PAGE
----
The Lia Fáil - the phallus - is another icon of imposition, and the patriarchal nature of that imposition. We planted it there as a symbol of our wish to claim ownership, dominance and control over the land. We did similarly when we planted a flag on the moon. We went there at considerable expense in the greatest single achievement of our era, but we did so as much as as an act of imposition and ownership as we did as an act of scientific exploration or altruistic humanity. We want to own the moon.

To be continued . . .

© Anthony Murphy, 2015

Saturday, 2 May 2015

The writing continues. Always, the writing continues

As long as I can remember, I've been writing. While it's true that all children learn to write from a young age anyway, I think I developed a love for it from the moment I first picked up a pencil. Not content with handwriting as a means of putting words down on paper, I soon developed a love of typing. And all this before the arrival of the modern home computer. In those pre-computer days (it's difficult to believe how much has changed in the last three or four decades), I used my father's mechanical typewriter. That was difficult, because my skinny, youthful fingers did not have the strength to depress the keys, so I developed a two-fingered approach, banging away at the keys with my left and right forefingers. This might sound like a slow method of writing - slower perhaps even than handwriting - but I soon became quite proficient at two-finger typing.

My dad had one of these cool typewriters - the Olivetti
Valentine. It's what I learned to type on.
Years later, I still have some of the typed sheets from my childhood. I wrote about different things, but in my tender years, with my age still in single digits, I mostly wrote about the stars and the sky. Even then, I couldn't make up my mind whether I wanted to write fiction or non-fiction, so I wrote both. My first foray into the world of publishing came while I was about 11 years old. I started writing a column called 'Skywatch' for the Spectrum magazine, a monthly publication included with the Drogheda Independent newspaper, which was at that time edited by my father, Paul. He was editor of the Drogheda Independent from 1985 until the end of 2001. He is now 71 and still writing for a newspaper. Needless to say, when it came to writing, I didn't lick it up off a stone.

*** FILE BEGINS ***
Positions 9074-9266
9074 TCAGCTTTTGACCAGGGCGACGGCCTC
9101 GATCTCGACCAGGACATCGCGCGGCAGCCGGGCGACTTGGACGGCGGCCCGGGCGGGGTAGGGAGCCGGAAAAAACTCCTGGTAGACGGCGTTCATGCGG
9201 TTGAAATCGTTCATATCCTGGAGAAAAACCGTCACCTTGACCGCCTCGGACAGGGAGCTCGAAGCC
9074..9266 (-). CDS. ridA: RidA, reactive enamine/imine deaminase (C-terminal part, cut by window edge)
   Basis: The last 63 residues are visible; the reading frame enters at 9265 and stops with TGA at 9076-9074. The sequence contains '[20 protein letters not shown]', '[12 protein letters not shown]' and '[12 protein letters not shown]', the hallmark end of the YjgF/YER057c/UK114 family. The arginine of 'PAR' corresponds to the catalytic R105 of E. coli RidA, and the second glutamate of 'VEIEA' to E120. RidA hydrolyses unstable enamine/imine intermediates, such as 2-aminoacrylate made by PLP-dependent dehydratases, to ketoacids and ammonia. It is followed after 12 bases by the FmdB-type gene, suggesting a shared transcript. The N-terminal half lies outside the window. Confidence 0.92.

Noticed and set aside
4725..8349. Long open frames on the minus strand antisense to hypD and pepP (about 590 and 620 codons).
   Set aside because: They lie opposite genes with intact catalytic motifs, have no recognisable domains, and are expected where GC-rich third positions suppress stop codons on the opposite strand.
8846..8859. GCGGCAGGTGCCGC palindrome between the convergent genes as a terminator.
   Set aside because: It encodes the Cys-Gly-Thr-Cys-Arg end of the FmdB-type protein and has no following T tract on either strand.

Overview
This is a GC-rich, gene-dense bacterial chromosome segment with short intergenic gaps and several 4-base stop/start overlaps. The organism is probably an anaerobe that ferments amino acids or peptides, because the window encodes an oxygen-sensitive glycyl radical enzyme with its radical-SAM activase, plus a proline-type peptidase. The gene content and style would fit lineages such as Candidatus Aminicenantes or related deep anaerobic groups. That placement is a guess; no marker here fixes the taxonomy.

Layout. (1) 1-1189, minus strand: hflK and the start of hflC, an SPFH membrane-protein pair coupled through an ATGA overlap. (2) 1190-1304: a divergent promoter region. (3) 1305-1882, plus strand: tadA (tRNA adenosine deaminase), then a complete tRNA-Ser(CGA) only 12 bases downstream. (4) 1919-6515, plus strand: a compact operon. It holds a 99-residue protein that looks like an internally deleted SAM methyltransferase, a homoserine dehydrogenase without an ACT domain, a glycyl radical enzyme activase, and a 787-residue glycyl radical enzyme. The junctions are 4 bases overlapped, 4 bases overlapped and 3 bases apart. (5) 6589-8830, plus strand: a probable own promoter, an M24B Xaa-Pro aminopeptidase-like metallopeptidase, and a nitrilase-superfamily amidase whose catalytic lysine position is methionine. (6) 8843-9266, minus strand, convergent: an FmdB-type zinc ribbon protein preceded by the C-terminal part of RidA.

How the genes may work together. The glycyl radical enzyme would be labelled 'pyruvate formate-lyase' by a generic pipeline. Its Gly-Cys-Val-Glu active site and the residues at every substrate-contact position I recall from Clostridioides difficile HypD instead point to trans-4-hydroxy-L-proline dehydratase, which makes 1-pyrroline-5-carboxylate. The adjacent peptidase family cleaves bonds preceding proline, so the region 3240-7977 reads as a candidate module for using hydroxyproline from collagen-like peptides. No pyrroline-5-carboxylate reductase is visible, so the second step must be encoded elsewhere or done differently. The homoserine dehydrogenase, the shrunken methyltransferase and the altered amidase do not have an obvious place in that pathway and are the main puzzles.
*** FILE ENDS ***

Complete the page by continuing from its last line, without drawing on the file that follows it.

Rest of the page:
Eventually the computers came. The typewriters disappeared and a new revolution came. I began working as a reporter for the Drogheda Independent in 1994. The internet eventually arrived, and the personal computer also progressed in leaps and bounds. (Anyone remember Windows 3.1.1? Or the dreaded Windows 95?) The computer keyboards allowed me to develop a variant of touch typing. I started using more fingers to type. Consequently, because I was typing every day, I became quite adept. I learned to type without looking at the keyboard. Apparently in those days it was considered quite a skill. My kids now comment about it. "Dad, I can't believe you can type so fast without looking at the keyboard." I tell them that if they type often enough, they will eventually develop this skill. Who knows how many words I've written in my life so far? It has to be several millions. It could be several tens of millions. I really don't know.

Despite the fact that I have spent a lifetime writing - sometimes professionally, sometimes as a hobby, sometimes as an author - I am acutely aware that the transition from pen and paper (or typewriter and paper) to computer is not all positive. Despite our technological advances, we must admit that computer storage not a permanent medium. There are lots of articles online about this very fact. If you want to safeguard your writing, you should make sure to print everything you write. It's the same with photos. If you want to save them for future generations, make sure you get good prints made. Hard disk drives are prone to failure. Very prone. Storage media including CDs and DVDs have a finite lifespan. It's important to preserve your work - if indeed you or anyone around you deems it worthy of preservation.

A case in point is my first book, 'Island of the Setting Sun - In Search of Ireland's Ancient Astronomers', which I wrote in conjunction with my good friend Richard Moore. I did all the writing, on an Acer laptop. Now I still have that laptop, but it stopped working a long time ago. The motherboard failed. I was able to rescue the hard drive, but even that has failed in the interim. Now, it's not a big crisis because the book was published. Thankfully. But my point is that, without a printed book or even a draft printed manuscript, the book that I laboured over for years would be lost to time.

Writing as I have done about ancient stone monuments like Newgrange, the thought has often struck me that perhaps the single best way to preserve writing so that it might potentially survive for centuries and millennia into the future is to carve it into stone!